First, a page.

The winter of 1911-1912 had been a mild one. Higher-than-usual temperatures in the North Atlantic had caused more icebergs to drift off the west coast of Greenland than at any point in the previous 50 years.
And if not for that one anomalously warm winter, perhaps the Titanic might never have had any iceberg to hit.
And beyond this one haunting photo, there exist dozens of poignant Titanic sinking photos that capture the tragic ignorance of the crew and passengers who had no idea that the “unsinkable” ship was about to go down.
PIC: Allthatisinteresting.com, USA Today, Fox Weather
Last chance! This week is a new free book launch, “The History of India”
The book is divided into three parts:
Part I: Ancient India – Discover the fantastic early civilizations and empires. Plus the cultural takeaways and perceptions from ancient times.
Part II: Mediaeval India – A detailed look at the Mughal campaigns that changed the face of India. Plus the Maratha empire that stood up to the mighty Mughal Sultanate & the British involvement in this dynamic.
Part III: The Freedom Struggle – A story of awakening, independence, and partitions. Led by the greats of Gandhi, Bhagat Singh, Subhash Chandra Bose, and so on.
And much, much more….
Whether you’re a history enthusiast or just a curious reader..inside you will discover a wealth of Indian cultural history, mythology, and more.
So if you want to find out more about Indian History then this is The Book for You
As a subscriber, we wish to introduce our new book “The History of India” – is currently free.
In this book, we explore the magnificent history of India from its ancient origins to its renaissance and conclude with its independence as a free nation.
While there are many books that explore India’s unique history, few are enjoyable. Most books are hopelessly dry, overly academic, and just downright difficult to follow. Fortunately, this isn’t one of those books.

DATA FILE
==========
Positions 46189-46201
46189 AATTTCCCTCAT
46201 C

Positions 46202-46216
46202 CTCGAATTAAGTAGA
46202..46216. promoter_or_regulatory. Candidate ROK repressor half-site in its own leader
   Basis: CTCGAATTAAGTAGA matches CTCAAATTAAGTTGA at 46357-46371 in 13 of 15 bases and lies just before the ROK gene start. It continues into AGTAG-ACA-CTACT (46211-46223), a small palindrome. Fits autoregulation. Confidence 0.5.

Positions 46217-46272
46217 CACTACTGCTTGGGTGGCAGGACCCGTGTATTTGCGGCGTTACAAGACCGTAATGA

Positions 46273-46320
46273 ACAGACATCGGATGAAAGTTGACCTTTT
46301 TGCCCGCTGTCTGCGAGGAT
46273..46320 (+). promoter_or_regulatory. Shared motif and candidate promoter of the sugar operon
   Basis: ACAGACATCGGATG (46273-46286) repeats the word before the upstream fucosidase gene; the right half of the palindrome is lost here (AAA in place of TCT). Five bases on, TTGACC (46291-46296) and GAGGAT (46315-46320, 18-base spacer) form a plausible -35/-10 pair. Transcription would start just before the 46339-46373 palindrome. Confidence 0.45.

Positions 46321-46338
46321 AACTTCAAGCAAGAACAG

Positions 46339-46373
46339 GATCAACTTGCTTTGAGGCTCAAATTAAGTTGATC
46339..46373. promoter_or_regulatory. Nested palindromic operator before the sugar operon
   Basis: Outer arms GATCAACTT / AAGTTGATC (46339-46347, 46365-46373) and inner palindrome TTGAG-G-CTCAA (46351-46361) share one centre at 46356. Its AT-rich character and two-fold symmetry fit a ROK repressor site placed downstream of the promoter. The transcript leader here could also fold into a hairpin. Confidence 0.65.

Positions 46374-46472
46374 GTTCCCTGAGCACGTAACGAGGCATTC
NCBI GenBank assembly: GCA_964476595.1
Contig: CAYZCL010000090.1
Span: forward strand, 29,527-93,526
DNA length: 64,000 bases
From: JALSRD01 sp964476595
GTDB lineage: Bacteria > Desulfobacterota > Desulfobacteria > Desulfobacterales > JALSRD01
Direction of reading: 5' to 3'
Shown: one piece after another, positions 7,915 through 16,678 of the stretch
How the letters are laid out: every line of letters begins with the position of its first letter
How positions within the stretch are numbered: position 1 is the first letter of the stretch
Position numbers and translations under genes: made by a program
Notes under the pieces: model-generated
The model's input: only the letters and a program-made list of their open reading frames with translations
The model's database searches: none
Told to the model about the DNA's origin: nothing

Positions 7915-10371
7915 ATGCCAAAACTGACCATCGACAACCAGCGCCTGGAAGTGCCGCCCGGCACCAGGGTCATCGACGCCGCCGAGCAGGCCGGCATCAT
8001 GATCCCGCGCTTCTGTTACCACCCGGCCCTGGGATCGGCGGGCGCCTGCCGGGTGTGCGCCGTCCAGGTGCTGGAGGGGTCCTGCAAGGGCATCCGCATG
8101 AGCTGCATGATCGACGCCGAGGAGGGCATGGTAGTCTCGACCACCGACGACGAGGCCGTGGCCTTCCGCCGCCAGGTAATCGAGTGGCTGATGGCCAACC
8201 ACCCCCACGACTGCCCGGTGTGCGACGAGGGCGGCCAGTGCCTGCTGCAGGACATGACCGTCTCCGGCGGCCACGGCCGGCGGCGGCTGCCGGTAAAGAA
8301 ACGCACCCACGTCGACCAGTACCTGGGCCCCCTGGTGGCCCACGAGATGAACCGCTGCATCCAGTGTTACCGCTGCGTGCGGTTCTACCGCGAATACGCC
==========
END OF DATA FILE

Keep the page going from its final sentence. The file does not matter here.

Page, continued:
Following the political reforms of the Nara Period, the Heian Period marks the era in which Japan’s capital stayed in Heian-kyo (modern-day Kyoto). This period lasted from 794-1185 CE. While scholars disagree as to why exactly the capital was moved from Nara to Heian-kyo, a common theory posits that Emperor Kanmu wished to escape the political might of the Buddhist temples (The Heian Period, an Age of Art… Ending in a Shogunate | History of Japan 34, n.d.).
Why the Capital Moved to Heian-kyo
In the late Nara Period, the retired Empress Kōken had fallen ill. She called for an ascetic monk by the name of Dōkyō. He claimed to have magical powers gained through his Buddhist spiritual practices which he used to cure the Empress. The Empress was grateful to Dōkyō and rewarded him by giving him titles and political power. There were rumors that the Empress even took Dōkyō as a lover. When the former Empress stripped Emperor Junnin of his rank and exiled him, she promoted Dōkyō to the position of daijō-daijin which gave him authority over religious and civil affairs. The Empress also instituted a new law that would allow her to pick her successor. Many assumed she would select Dōkyō. Since he did not have royal blood, this would end the old line of emperors and start a new line. There were also fears he would create a theocracy, giving Buddhists political control over Japan.